Duck confit is one of the world’s wonder ingredients. The rich, salty and herb-tingly tasty meat can be used on pizzas, in salads or soups. Or, you can make a quick meal by crisping up a couple of legs in a pan to go with whatever else happens to be around. In France, we’ve bought packages of traditional confit, made by slow-cooking duck legs in their own fat, then preserved by covering them in more duck fat. But here in Gourmandistan, we prefer a simpler recipe, found in A New Way To Cook by Sally Schneider. Instead of slow-poaching in deep duck fat, this version uses an overnight “dry rub” followed by a couple of hours of roasting inside a tight tinfoil wrapper.
Checking on some “traditional” confit recipes, it seems the time involved is really about the same—a day of “curing” the duck legs followed by a couple of hours of cooking time. We think this version produces some exceptional duck legs, very tender and well-flavored, that have surpassed many traditional preparations we’ve sampled in Europe. Since our local Whole Foods unfortunately stopped carrying them, we have to drive our fresh duck legs down from Chicago or order them online. We freeze our confit in 2-packs, and selfishly ration them for native Gourmandistanis only. Sorry folks, you’ll have to make your own—so get to the grocery for juniper and allspice berries, and start badgering your butcher to carry fresh duck legs. You won’t regret it.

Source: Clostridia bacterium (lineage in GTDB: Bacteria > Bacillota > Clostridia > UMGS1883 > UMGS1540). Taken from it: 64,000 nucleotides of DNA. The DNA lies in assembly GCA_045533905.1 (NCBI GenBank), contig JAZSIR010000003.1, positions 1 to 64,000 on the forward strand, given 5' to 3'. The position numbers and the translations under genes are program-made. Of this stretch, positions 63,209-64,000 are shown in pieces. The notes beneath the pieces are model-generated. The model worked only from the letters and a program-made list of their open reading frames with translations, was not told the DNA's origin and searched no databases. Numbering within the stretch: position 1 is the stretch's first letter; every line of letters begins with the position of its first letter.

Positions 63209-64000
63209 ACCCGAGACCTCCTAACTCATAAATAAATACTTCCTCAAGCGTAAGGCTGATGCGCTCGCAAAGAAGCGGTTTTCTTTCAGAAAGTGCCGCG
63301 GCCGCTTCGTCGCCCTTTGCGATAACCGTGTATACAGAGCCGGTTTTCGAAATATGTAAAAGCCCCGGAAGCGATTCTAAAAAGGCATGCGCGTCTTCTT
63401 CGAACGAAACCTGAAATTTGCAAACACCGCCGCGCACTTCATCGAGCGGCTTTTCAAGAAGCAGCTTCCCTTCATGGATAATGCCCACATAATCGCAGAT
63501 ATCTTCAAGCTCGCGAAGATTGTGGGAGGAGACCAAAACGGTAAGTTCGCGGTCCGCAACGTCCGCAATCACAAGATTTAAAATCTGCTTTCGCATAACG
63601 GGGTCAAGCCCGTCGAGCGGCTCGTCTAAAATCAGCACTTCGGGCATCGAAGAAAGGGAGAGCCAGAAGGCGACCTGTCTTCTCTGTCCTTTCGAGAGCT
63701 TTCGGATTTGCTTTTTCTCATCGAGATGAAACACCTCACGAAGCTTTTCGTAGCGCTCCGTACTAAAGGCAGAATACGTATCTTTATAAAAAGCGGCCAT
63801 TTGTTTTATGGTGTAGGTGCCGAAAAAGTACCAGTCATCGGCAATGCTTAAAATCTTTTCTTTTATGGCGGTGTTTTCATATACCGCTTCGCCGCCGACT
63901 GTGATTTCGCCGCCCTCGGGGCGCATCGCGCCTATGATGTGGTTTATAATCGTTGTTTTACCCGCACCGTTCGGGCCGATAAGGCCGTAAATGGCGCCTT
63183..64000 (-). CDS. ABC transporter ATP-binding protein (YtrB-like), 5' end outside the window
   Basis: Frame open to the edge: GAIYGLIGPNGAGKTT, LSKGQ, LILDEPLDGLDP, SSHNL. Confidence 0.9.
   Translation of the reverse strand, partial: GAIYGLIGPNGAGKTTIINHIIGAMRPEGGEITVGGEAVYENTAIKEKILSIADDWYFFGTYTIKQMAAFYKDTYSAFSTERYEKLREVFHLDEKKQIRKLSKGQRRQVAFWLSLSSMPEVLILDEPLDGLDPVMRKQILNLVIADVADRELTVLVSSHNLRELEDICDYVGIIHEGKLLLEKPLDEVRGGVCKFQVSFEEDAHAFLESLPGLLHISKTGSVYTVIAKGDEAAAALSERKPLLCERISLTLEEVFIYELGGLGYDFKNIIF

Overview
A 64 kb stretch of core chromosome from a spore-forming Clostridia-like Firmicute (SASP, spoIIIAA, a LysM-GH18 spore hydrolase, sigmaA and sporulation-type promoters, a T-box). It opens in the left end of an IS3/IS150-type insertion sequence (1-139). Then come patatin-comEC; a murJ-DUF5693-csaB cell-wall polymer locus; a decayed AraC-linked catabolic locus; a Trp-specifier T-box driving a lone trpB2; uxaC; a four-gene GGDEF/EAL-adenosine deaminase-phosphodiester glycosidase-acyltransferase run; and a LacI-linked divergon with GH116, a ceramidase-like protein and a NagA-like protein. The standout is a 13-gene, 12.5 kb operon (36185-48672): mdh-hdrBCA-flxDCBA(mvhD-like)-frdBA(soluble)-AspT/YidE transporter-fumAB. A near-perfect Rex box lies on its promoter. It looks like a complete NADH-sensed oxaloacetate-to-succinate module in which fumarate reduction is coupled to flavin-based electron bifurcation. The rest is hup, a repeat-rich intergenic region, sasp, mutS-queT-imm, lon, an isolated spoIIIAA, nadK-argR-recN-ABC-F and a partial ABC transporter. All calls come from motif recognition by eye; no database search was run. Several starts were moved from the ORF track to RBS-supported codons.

REVISIONIST CONFIT OF DUCK LEGS
(adapted from Sally Schneider’s A New Way To Cook) (for 4 duck legs)
In a mini food processor, combine the following ingredients:
- 2 TB kosher salt
- 10 juniper berries
- 1-1/2 tsp. black peppercorns
- 1/2 TB fresh thyme (or less dried thyme)
- 1 bay leaf
- 6 allspice berries
- 1/2 tsp. coriander seeds
- 1/2 tsp. sugar
Grind spices to a course powder. Add 5-6 cloves of garlic, pressed. Rub the spice mixture onto 4 duck legs. Place in a dish or pan, cover and refrigerate overnight.
Preheat oven to 300°.
Pat legs dry with paper towels. Prick skin with a fork or sharp knife. Encase 2 legs each in packets of aluminum foil. Crimp foil together to form neat, tightly sealed packages. Place foil packages on a baking sheet. Bake for 2 hours. Remove from oven and rest for about 10 minutes.
Unfold the packages, being careful to avoid burning yourself with the escaping steam.
The confit can be used now, or refrigerated or frozen. You can shred it, as is, for soups or pizzas. But the most delicious use for confit is on its own, crisped on both sides in a dry nonstick skillet. Pretend you’re in southwest France and have a wonderful dinner.